So, in 1986, Danziger transferred a common contemporary teenage problem (the protagonist doesn’t want her parents to move to a different town) into a hypothetical future (the other town is on the moon). It’s another one of all those underwhelming “girls’ stories” where the girl gives up trying, pastes on a smile, and gets a boy friend, because more than looks, money, charm, or compatibility, what all men really want is a good loser.
It’s possible that Danziger means well. We’ve heard of teenagers in the real world who convince themselves that a teenager has to die to give adults the message that uprooting their children is wrong, so they stage a suicide attempt, and sometimes their plans miscarry, like Romeo’s and Juliet’s, and they actually end up dead. But if the smiley-face non-answer of “Don’t try to change anything, just go with the flow and try to act happy” is the only alternative they’re given, the incidence of teen suicides as protests is unlikely to decrease.
If Danziger wanted to help the teenagers who threaten suicide while screaming that moving, or changing schools, or their parents living apart “will ruin my life,” she might have done better writing for adults, as Wendell Berry did, about the benefits stability and commitment offer to families.
Failing that, she might have tried realistic tips for suicide threateners, such as “Dispose of most of the pills in some other way before you swallow two pills and collapse on the floor; doctors will know you’re faking, but your parents will get plenty of expense and embarrassment.” Yes, giving teenagers a message like that would amount to enabling selfish, stupid behavior. So? Maybe somebody was thinking that a message like “Parents don’t need to worry about providing a home, roots, and an extended family for their children” does not amount to enabling selfish, stupid behavior?
Nevertheless, the premise of This Place Has No Atmosphere does have some redeeming social value. In Danziger’s vision of the mid-twenty-first century, the population of Earth has grown at the pace predicted in the early 1970s. There’s little real difference between life in a crowded, polluted city where everyone lives in high-rise buildings and nobody’s ever been able to walk in the woods, and life in a domed colony on the moon where everything takes place in buildings with artificial atmospheres and nobody can go outdoors. Although the colonists have been screened for youth and health, the colony’s doctor is needed to perform a “combined heart, lung, and liver transplant.” If readers can accept that the unlovable personalities of the characters in this story, the little kids’ sexual precocity, the teenagers’ meanness, the adults’ selfishness, the undeniably “dopey” remarks, and the physical collapse of what was evidently one of Earth’s healthiest people before age fifty, are likely effects of unchecked population growth, they just might be interested in learning about the choices they can make now to ensure that they’ll have fewer and better babies.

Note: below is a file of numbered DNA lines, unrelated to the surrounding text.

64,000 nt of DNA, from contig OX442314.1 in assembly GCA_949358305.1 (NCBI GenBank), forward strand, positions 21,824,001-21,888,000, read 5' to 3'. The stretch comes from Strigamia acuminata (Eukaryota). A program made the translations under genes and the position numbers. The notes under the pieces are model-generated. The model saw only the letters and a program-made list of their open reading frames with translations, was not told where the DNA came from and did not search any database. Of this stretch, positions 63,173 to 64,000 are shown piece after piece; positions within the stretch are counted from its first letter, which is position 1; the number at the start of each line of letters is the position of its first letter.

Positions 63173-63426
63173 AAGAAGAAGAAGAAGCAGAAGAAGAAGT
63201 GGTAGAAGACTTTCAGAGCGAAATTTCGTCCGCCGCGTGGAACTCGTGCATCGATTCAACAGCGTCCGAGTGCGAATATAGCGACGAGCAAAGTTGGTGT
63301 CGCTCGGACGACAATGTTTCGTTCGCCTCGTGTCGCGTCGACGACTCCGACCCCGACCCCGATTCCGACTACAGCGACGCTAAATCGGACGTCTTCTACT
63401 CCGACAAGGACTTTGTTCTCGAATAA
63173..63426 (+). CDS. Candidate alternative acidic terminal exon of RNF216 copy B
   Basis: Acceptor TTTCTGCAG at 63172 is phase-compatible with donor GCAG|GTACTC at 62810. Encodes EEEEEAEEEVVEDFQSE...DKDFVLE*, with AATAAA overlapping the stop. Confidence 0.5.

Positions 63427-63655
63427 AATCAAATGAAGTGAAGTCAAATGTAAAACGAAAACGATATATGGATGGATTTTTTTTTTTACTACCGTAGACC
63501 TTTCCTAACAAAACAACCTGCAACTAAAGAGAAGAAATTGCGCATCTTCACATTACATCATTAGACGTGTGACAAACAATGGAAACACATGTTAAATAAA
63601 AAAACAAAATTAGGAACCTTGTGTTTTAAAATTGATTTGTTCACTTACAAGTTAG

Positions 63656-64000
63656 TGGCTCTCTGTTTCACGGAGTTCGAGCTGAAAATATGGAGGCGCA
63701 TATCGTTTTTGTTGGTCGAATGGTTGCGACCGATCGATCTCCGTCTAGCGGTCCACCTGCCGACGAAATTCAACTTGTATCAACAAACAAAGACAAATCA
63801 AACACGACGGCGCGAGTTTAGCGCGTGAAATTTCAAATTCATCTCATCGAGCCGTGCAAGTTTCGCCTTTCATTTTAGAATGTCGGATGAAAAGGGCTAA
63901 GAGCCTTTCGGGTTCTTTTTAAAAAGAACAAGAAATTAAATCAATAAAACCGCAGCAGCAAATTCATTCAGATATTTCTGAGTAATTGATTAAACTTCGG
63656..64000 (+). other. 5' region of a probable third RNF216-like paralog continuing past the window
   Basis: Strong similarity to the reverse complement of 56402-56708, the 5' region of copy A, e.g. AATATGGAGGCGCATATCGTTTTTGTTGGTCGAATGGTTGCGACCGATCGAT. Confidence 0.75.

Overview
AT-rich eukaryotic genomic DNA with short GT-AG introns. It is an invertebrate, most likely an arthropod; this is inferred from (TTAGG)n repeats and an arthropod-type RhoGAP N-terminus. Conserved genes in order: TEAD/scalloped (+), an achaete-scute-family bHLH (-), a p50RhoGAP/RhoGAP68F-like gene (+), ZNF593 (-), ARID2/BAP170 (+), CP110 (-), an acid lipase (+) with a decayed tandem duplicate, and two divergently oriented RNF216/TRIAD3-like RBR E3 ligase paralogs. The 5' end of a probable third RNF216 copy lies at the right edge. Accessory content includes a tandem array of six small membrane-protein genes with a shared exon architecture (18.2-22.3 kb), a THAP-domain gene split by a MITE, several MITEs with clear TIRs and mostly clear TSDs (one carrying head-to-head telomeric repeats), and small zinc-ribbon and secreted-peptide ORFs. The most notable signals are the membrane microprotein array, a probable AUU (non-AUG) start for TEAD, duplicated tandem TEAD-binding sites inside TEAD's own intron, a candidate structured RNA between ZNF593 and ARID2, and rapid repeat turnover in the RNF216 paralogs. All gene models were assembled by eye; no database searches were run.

In this sense, the premise of This Place Has No Atmosphere qualifies as real science fiction. It’s still a pretty depressing read, but a lot of science fiction is depressing—dystopian—and science fiction fans believe that dystopian science fiction can serve as a valuable warning for the real world. If you find dystopian science fiction helpful, This Place Has No Atmosphere is for you.
This ought to be a Fair Trade Book. Paula Danziger died too young. To buy it here, send $5 per copy + $5 per package, which means you could get eight copies at once for a total of $45, to either address in the lower left-hand corner of the screen. If you can get a better deal elsewhere, please scroll back and buy a Fair Trade Book here.